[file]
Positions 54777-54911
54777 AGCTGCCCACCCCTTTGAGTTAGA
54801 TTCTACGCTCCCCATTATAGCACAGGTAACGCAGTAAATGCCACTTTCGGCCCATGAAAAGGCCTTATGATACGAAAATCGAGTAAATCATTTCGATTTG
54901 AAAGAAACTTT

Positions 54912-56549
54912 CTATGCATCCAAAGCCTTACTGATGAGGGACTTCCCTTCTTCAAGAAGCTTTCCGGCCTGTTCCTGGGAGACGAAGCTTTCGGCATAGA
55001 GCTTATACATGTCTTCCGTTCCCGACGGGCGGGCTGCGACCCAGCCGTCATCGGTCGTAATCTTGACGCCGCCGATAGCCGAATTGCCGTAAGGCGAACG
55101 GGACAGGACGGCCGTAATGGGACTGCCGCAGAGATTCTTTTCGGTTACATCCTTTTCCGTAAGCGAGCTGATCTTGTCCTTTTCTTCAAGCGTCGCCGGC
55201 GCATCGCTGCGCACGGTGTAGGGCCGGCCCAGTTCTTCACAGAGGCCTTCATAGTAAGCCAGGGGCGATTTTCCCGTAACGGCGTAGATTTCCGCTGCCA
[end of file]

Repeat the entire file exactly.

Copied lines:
Positions 54777-54911
54777 AGCTGCCCACCCCTTTGAGTTAGA
54801 TTCTACGCTCCCCATTATAGCACAGGTAACGCAGTAAATGCCACTTTCGGCCCATGAAAAGGCCTTATGATACGAAAATCGAGTAAATCATTTCGATTTG
54901 AAAGAAACTTT

Positions 54912-56549
54912 CTATGCATCCAAAGCCTTACTGATGAGGGACTTCCCTTCTTCAAGAAGCTTTCCGGCCTGTTCCTGGGAGACGAAGCTTTCGGCATAGA
55001 GCTTATACATGTCTTCCGTTCCCGACGGGCGGGCTGCGACCCAGCCGTCATCGGTCGTAATCTTGACGCCGCCGATAGCCGAATTGCCGTAAGGCGAACG
55101 GGACAGGACGGCCGTAATGGGACTGCCGCAGAGATTCTTTTCGGTTACATCCTTTTCCGTAAGCGAGCTGATCTTGTCCTTTTCTTCAAGCGTCGCCGGC
55201 GCATCGCTGCGCACGGTGTAGGGCCGGCCCAGTTCTTCACAGAGGCCTTCATAGTAAGCCAGGGGCGATTTTCCCGTAACGGCGTAGATTTCCGCTGCCA